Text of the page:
Posted: 12 March 2006 at 9:59pm | IP Logged
Here's an article I came across from "The Hindu".
|Ravi's scores for Hindi films have stood the test of time. |
Still Popular: Ravi's tunes are evergreen.
THERE are still some people alive who remind us of the golden age of Hindi film music from the mid-1940s to the 1970s. One of them, Ravi Shankar Sharma popularly known as Ravi, turned 80 on March 3. Along with Naushad and O.P. Nayyar, he keeps alive the rich tradition of that era.
Age sits lightly on Ravi. Tall and well built with a mane of white hair, Ravi stands erect and continues to be highly articulate. He never thinks of "retirement". "Why should I, the future may still have something to offer me," he says. For nearly 50 years, he composed tunes for over 250 films, many of them jubilee hits. Manohar Iyer, founder of "Keep Alive", a Mumbai-based organisation dedicated to the era of melody in Hindi film music, explains, "Ravi saab is not a one-film wonder. He is unique because every major producer repeated him in his films, and these included Devendra Goel, 'Gemini' S.S. Vasan, and B.R. Chopra. His tunes could be hummed by every member of the family."
Born and brought up in Delhi, young Ravi's foray into the music world was accidental. In his early teens he sang at satsang
functions and later worked in the Post and Telegraphs department. The world of music attracted him and he came to Bombay in 1945. Well-known composers like C. Ramachandra helped him and so did singer-music director Hemant Kumar who made Ravi one of his assistants. He sang in the chorus of Kumar's Vande Matharam
and worked in "Nagin".
Producer Devendra Goel promised him work and after a long wait offered him "Vachan" whose score (Chanda mama door ke, Ek paise de do, Jab liya hath
) is still remembered. Yet, Ravi, uncertain of his future, continued to work for Hemant Kumar for Rs. 200 a month.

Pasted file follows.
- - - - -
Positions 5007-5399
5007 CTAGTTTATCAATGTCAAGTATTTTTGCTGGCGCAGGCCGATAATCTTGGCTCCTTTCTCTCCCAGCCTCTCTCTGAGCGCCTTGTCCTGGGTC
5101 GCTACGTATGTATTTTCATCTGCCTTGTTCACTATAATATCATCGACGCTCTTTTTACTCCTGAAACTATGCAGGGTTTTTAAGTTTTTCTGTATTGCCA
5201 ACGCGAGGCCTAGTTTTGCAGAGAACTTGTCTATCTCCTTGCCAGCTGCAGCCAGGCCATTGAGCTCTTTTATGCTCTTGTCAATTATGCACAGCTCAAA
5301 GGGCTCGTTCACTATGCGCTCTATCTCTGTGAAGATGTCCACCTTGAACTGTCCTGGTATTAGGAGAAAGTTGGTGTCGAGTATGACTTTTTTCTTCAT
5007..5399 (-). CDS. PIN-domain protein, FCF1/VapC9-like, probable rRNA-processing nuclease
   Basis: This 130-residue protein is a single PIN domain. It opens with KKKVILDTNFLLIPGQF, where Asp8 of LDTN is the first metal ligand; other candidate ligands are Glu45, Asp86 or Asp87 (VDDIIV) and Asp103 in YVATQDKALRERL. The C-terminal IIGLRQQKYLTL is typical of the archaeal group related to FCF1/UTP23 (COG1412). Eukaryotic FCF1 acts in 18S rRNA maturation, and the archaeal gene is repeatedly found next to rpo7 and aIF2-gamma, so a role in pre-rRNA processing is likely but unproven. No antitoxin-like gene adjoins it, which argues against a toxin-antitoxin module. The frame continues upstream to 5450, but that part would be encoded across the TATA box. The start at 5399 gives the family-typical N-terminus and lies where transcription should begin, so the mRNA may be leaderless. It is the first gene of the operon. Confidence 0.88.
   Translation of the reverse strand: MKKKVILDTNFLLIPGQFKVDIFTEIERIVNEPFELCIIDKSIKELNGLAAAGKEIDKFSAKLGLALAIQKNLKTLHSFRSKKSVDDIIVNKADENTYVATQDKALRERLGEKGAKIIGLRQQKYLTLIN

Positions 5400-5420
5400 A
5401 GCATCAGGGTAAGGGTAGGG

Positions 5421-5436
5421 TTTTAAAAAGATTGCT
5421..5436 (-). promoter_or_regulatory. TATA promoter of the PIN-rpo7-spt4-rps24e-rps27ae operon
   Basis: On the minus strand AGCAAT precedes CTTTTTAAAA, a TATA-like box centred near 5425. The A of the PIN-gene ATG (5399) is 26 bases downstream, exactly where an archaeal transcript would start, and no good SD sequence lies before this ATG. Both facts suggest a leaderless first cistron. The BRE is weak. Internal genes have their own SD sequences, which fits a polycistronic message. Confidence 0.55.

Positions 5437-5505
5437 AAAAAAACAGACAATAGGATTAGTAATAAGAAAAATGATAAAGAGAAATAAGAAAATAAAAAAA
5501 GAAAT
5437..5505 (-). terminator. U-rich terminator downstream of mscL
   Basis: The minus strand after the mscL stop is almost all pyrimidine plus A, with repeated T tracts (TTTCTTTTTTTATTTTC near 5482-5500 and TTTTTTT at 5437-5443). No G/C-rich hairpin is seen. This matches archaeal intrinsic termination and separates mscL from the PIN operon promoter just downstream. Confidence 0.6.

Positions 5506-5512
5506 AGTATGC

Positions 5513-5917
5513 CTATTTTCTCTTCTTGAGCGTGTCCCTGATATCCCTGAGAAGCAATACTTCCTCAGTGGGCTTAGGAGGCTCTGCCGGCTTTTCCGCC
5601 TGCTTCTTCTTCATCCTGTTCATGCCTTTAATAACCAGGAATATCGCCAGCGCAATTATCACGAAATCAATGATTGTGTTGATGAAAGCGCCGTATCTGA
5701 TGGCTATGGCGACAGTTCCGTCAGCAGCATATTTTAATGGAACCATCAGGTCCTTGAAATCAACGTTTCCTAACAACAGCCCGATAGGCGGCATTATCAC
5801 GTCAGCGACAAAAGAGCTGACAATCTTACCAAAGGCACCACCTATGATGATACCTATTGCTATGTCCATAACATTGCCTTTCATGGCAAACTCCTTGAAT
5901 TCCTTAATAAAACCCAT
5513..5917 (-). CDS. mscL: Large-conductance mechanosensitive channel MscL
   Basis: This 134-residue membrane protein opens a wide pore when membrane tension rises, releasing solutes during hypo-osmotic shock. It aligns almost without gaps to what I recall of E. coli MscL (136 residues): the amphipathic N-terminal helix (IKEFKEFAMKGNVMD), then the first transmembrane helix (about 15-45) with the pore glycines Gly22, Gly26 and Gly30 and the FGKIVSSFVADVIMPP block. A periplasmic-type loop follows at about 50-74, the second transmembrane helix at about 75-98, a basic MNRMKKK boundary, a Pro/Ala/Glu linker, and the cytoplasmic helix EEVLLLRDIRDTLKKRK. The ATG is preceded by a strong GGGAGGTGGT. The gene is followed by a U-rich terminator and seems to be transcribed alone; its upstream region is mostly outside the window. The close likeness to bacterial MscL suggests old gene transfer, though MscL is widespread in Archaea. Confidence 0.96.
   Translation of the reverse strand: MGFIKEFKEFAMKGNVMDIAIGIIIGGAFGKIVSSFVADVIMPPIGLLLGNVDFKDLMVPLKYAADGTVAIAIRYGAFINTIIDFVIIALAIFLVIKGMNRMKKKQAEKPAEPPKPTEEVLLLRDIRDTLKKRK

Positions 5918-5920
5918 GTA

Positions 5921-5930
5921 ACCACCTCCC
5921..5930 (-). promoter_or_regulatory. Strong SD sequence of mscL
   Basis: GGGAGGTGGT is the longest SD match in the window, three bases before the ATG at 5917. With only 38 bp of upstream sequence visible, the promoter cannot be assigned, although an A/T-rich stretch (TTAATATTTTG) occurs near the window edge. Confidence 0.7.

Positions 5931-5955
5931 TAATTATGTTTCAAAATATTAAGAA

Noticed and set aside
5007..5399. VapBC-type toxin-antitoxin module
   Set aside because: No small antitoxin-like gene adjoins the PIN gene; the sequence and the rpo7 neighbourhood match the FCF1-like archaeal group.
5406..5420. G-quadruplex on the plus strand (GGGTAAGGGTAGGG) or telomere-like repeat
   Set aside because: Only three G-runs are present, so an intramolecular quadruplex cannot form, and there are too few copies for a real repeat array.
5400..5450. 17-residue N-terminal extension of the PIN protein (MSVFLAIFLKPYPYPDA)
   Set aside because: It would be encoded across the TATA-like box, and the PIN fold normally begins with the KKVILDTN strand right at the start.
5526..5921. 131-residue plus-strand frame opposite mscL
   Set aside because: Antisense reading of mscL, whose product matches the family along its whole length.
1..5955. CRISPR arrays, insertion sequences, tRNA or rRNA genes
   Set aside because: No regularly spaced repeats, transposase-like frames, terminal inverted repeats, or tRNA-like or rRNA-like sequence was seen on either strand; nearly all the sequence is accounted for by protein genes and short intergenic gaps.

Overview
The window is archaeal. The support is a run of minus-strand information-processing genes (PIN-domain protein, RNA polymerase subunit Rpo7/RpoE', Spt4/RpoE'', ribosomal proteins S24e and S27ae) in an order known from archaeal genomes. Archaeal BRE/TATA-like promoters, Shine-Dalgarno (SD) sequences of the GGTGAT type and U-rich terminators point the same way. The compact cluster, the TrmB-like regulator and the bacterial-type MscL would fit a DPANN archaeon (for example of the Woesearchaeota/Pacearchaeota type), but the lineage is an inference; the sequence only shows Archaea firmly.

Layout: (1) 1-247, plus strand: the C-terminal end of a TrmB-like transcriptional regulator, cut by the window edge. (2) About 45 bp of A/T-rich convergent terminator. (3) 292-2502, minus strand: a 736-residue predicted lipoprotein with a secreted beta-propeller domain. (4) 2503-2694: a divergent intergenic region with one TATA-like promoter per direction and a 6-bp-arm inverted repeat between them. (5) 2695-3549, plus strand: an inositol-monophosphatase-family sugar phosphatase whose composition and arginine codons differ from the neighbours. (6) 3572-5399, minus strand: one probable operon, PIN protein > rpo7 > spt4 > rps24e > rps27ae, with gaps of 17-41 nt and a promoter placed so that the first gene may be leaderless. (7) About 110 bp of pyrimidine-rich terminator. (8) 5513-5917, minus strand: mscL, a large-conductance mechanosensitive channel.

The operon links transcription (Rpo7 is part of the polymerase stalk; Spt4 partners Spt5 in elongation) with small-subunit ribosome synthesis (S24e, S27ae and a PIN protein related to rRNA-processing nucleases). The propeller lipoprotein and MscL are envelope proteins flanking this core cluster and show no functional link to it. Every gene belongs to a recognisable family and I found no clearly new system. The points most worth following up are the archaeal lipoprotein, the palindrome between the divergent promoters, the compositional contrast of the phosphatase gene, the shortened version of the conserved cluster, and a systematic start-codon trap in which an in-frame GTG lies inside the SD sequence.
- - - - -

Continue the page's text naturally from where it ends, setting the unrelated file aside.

Finally persuaded by Hemantda to be on his own, Ravi got offers from producers Nadiadwala, S.D.Narang and Guru Dutt for "Chaudhvin Ka Chand". Guru Dutt had been impressed with Ravi score for "Mehendi".
Ravi, now fairly well established, could exhibit his versatility. Contrast the light-hearted Kishore-Asha duet from "Dilli ka Thug", C A T Cat, Cat manne Billi
with the haunting Talat number Sab kuch loota hain
in "Ek Saal" and the lingering melodies from "Chaudhvin Ka Chand". Lyricist Sahir and singer Mohamad Rafi won "Filmfare" awards for this film, but the Best Music Director award eluded Ravi.
It was then Ravi turned southwards. The Chennai studios led by Gemini were churning out family socials with haunting music scores and Ravi fitted in easily. "The South was highly professional," he remembers. "Men like Vasan, Sridhar, Bhaskara Menon and A.V. Meiyappan, knew the art of filmmaking, respected talent and worked with zeal and discipline."
Ravi got some of the best banners and his music score in films like, "Gharana", "Ghungat", "Grahasti", "Khandaan", "Do Kaliyan" brought him national acclaim and two Filmfare awards for the Best Music ("Gharana" and "Khandaan").
One of Ravi's tunes for Gemini's "Ghunghat" was not suitable for the film and lay with Gemini Vasan. After 18 years, while composing for "Do Badan", Ravi discovered a situation tailor made for the tune. He requested Vasan to release the copyright, which the Gemini boss did willingly. "It was a wonderful gesture from a great man," observed Ravi.
He also spoke warmly of the contributions of the three lyricists he worked most with — Shakeel Badayuni, Rajinder Kishen and Sahir Ludhianvi.
Ravi also had a long association with B.R. Chopra in whose films he used the voice of Mahendra Kapoor effectively — "Gumrah", "Waqt", "Hamraaz", "Aadmi aur Insaan" and "Nikah" won him more laurels. Remember Manna Dey's foot-tapping number in "Waqt", Ai meri zohra jabeen, tujhe maloom nahin
. He created popular numbers based on western melodies on rare occasions but always with great effect — Zindagi Ittefaq hain
("Aadmi aur Insaan") and Baar baar dekho
("China Town"). Yet it is astonishing that Ravi was not considered to be in the top bracket of music directors like Shankar Jaikishan, C. Ramchandra, S.D. Burman and Naushad. One reason could be the absence of top stars in the films for which he composed the music. No Dilip Kumar, no Dev Anand , just one Raj Kapoor starrer ("Nazrana") and a couple of Shammi Kapoor films.
Further Ravi was never enthusiastic about sacrificing melody for mere orchestration and seldom used 100 or 150 piece orchestras to score the background music. Finally, this gentleman never pushed himself into the limelight. But his tunes speak for him.